Thursday, November 30, 2006

Does Anyone Still Read Richard Brautigan?

I did, years ago. He was used to be pretty famous, well-known in the 1960s and 1970s both to the literati and the kind of high school students who read Kurt Vonnegut and National Lampoon, by which I mean me and a number of others. Like Vonnegut, he affected a sort of laid-back, dry, deadpan charm, along with the easily digestible whimsy of a harmless pothead -- kind of a forerunner to Tom Robbins. His books had titles like Trout Fishing in America, Willard and the Bowling Trophies, Sombrero Fallout and The Hawkline Monster: A Gothic Western. I remember them fondly, although I can't recall the first thing any of them were about -- an experience I probably share with many others.

Brautigan fell completely out of favor in the 1980s, when his counterculture cachet was long since used up. He was a forgotten relic and he died like one: after he blew his brains out, his body wouldn't be discovered for nearly a month. Not long after, the father he never knew learned that he had a son.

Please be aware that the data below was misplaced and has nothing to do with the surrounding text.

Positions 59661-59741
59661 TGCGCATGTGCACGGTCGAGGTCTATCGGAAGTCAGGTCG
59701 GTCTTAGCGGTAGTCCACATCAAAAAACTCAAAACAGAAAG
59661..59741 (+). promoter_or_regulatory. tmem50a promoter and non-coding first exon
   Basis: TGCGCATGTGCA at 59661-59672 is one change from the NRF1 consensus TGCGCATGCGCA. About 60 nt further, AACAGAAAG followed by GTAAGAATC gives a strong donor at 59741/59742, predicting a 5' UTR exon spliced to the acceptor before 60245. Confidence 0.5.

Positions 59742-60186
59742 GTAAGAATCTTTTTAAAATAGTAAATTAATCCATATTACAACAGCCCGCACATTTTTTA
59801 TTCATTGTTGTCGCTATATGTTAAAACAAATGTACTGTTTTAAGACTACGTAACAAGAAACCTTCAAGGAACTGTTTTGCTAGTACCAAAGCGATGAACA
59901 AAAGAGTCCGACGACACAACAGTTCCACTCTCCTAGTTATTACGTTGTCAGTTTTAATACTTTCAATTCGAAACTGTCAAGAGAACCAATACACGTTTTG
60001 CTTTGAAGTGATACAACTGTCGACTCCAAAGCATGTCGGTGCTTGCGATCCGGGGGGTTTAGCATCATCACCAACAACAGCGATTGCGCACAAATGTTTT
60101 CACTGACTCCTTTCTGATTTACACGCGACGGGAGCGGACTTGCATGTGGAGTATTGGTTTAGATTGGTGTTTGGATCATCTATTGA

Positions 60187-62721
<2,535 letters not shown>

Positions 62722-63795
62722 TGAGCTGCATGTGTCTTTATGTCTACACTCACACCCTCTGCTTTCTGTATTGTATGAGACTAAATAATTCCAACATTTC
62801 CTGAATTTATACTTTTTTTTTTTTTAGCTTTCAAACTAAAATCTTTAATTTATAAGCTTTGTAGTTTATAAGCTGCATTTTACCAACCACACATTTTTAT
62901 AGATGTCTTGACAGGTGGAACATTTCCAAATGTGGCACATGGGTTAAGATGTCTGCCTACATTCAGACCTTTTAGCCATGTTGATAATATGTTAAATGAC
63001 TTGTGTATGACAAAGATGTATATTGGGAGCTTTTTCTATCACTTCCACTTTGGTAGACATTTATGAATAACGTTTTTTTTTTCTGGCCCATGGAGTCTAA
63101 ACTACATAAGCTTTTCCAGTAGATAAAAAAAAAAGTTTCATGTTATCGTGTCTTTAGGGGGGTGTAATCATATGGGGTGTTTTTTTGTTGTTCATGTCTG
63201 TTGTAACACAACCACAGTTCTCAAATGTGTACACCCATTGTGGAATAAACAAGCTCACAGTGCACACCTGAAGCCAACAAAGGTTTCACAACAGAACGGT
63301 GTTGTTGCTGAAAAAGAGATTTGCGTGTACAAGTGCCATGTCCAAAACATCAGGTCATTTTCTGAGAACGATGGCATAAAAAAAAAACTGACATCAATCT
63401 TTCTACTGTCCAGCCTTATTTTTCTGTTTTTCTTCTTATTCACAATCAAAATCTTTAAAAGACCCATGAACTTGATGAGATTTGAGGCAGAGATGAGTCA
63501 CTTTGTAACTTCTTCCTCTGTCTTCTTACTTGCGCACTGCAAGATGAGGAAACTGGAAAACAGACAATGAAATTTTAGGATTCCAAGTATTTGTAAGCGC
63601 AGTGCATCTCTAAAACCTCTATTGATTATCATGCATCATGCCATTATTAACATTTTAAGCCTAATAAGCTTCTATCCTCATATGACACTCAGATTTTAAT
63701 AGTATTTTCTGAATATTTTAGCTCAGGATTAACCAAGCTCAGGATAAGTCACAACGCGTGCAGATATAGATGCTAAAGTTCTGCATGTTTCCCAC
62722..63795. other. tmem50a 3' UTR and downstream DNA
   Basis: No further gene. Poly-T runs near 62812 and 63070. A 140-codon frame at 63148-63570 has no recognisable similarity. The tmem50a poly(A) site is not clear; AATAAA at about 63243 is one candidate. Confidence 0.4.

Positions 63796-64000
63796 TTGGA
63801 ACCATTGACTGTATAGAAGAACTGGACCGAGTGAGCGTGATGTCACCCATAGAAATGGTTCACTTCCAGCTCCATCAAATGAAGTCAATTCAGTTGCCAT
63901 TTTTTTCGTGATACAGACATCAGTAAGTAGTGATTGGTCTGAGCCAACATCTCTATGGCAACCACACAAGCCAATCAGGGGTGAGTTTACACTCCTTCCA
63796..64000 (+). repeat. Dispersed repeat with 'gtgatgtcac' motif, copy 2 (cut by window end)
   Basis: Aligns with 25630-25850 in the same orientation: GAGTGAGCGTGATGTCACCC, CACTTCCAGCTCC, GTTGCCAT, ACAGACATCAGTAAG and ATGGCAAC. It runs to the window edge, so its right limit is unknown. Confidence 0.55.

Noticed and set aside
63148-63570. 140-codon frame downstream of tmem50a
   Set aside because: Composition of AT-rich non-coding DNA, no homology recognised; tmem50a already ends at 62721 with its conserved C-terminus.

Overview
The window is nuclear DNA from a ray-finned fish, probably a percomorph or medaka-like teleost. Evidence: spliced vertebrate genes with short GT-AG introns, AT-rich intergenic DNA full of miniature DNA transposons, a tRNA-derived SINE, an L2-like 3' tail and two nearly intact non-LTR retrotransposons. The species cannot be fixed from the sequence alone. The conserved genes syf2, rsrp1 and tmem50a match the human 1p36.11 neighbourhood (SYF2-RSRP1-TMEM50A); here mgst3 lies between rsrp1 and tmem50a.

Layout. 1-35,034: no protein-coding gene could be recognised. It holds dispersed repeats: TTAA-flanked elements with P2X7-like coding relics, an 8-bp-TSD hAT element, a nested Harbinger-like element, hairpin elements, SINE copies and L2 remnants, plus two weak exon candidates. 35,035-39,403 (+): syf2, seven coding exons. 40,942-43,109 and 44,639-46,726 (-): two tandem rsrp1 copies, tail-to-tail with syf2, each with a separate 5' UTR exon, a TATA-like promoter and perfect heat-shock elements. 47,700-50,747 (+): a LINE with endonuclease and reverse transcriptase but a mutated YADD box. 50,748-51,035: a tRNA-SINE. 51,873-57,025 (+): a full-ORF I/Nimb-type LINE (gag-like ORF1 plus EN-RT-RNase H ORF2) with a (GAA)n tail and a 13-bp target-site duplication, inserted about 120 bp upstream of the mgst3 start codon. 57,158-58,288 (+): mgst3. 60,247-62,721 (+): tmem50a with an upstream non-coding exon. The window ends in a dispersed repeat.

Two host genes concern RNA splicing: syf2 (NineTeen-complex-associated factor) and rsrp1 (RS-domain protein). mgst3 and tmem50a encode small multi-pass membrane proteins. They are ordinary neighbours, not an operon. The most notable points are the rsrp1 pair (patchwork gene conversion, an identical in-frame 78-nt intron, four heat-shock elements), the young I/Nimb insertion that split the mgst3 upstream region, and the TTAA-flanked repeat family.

Unbeknownst to me until recently, there's been a gradual resurrection. Or maybe he's just never gone away. He remains in print and, by way of Golden Rule Jones, comes notice of a readably yet scholarly and well-organized Richard Brautigan Bibliography and Archive.

I don't know how Brautigan would read today. Maybe it would just seem like old hippie literature, redolent of a vanished America, when the bombers riding shotgun in the sky threatened to turn into butterflies above our nation. Anyway, I'm glad to see he is still finding readers. I hope a few of them are under 20.

1 comment:

todd kaywood said...

I own multiple copies of all RB books, started reading him in my early 20's (16 years ago)... I have passed his books along to many young readers, and will have my kids read them all at some point... he was the beginning of it all, and now TR is carrying it on... todd